July 1, 2012
June 13, 2012
June 10, 2012
June 4, 2012
Hey friends and family! We're resurrecting TwoGreenSheep to bring you exciting tales of our trip to Africa! Check back here for all the updates on gorillas, Kilimanjaro, safaris and more!
Note: The first three pictures are just samples James found online. The rest are our own pictures, starting with the ones Tisha took when she arrived in Rwanda a week before James.
July 27, 2008
Just a quick post. On our way back from hiking in the mountains of Hokkaido we stopped in Sapporo and ran across a big brew-ha-ha. There were several beer gardens in the same park that the snow festival sculptures were located in February. It seems there is always a party going down in Sapporo! Anyway, we took a few photos, here is the slideshow:
Hey everyone, we have been very very bad bloggers! What can I say... you see- hey look! New pictures!
We went hiking in Daisetzuzan National Park on the northern of Japan, Hokkaido. The same place we went for the Yuki Matsuri... which was the last blog entry... in February. OK, geez, you don't have to dwell on it!
Click on the slideshow to view the album.
The park is named after Daisetzudake, a mountain in the park. We actually did not see that mountain. Instead, we climbed Asahidake, and other minor mountains in the area. The climb up the mountain was pretty grueling, but our spirits were raised by the droves of high school students hiking up the slopes with us. Unfortunately, we weren't rewarded with a great view at the summit, which was engulfed in clouds. In general the weather was pretty cloudy during our trip, but Tisha and I were pretty happy with this, as it reduced our sun exposure (we still got minor sunburns though).
The big highlight of the trek for Tisha was our stop at the natural hot spring bath on the backside of Asahidake. Tisha is quite taken by hot baths, especially Japanese Onsen. The hot spring was located in a beautiful little valley next to a rushing creek. The catch was that the valley also reeked of sulfur. Tisha didn't mind too much, but I thought it sunk like an egg McMuffin sandwich. We camped about 10 meters from the spring, and in the morning Tisha didn't hesitate to have a soak in the Onsen. I was a bit less enthusiastic, but perched on a rock I dangled my feet into the hot water, and I must say it was a pretty neat way to start our second day on the trail.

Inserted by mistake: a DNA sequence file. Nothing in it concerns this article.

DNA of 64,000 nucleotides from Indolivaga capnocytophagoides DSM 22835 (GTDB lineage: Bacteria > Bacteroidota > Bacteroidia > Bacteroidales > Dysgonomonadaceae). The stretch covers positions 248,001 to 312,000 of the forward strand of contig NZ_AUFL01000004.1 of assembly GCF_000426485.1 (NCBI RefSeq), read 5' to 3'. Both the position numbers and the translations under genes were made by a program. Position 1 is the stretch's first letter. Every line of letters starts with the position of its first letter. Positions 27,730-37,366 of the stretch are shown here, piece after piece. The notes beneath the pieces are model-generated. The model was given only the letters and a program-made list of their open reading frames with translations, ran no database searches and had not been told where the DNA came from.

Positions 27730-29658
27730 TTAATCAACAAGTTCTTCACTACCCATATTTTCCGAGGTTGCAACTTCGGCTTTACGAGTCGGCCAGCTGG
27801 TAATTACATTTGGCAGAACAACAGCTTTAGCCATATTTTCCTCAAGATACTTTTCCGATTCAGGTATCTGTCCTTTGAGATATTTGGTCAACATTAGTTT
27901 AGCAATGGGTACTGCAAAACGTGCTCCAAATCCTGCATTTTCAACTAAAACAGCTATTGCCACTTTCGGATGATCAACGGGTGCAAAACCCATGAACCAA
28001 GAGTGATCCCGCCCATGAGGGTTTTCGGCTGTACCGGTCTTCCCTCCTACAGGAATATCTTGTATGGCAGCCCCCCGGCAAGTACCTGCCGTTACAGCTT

We wound up hiking around the park for three more days before getting out in the nick of time (the remnants of a typhoon were about to wreak wet havoc in Hokaido). There were many amazing landscapes to look out over. Also the wildflowers were in full bloom, and Tisha took many pictures of those. It was also great to mingle with the Japanese hikers, who are a very down-to-Earth-crowd. All in all it was a wonderful trip, and a great last impression of Japan (for now at least!)
February 15, 2008
The city of Sapporo, Japan is world famous for its beer, and its annual Snow Festival, the Yuki Matsuri. Tisha and I were there this year, and we have plenty of pictures, videos and stories to share.
Because I am an unemployed slob, I decided to take off for Sapporo a few days before Tisha; and also to travel by sea instead of by air. My trip started with a 24 hour ferry from Maizuru (a port near Kyoto) to Otaru (near Sapporo). This was an interesting experience, as the path of the ship took us far out into the Sea of Japan, which made the trip my first real ocean voyage. While on board the ferry I spent most of my time messing with my laptop, and reading "Guns Germs and Steel", which I highly recommend.
The ferry to Hokkaido was 5 minutes late, and I barely caught my train and made it to my hostel in Sapporo before the front desk closed up for the night. In my rush to the hostel I met, Vivian, a Swedish college student who hadn't booked her accommodations yet. I suggested she try looking for a bed at my hostel, and luckily they had an opening.
The next day I hit up Odori Koen, the site of the snow festival. The sculptures were amazing. Some were huge, check out this video of an ice sculpture of the old Sapporo train station:
Others, such as this bear (Relak-kuma) were smaller:
There was a whole gallery of international sculptures. Here is Thailand's entry:
.. and Sweden's (one of my favorites):
Of course anytime you go out in Japan you must expect the unusual:
After getting my first look at the festival I headed back to the hostel, where I ran into Vivian, and an British gal named Rosie. Rosie and Vivian had spent the day checking out the sights together. The three of us decided it was time to check out the Sapporo nightlife. This led to a fun filled night of ramen, beer (both Sapporo specialties) and of course karaoke. The three of us had so much fun, we stuck together the next day as well.
After making snowmen, drinking sangria, and enjoying even more karaoke (this time with some Japanese salary-men) it was time for Rosie and Vivian to leave Sapporo. Fortunately, Tisha and a group of English teachers got into town the same day. The English teaching group was staying at a very nice hotel north of Sapporo, complete with an indoor pool and Japanese Onsen. It should surprise nobody to find out that I immediately bailed on my hostel to crash the hotel.
With Tisha in town, the good times kept on rolling. We met a fellow traveler named Megan, and made more snowmen:
We also went to an historic village outside the city where they transplant old buildings from the early 20th century. Here is a turn of the century police officer in front of his outpost:
And at the village, we also got to try cross country skiing for the first time! I was a bit nervous, but it went great:
All in all, this was quite a memorable trip. We met some great people, who I hope to keep in touch with, and saw one of the most amazing winter festivals in the world. If you ever want to visit a winter wonderland, I highly recommend Sapporo's Yuki Matsuri!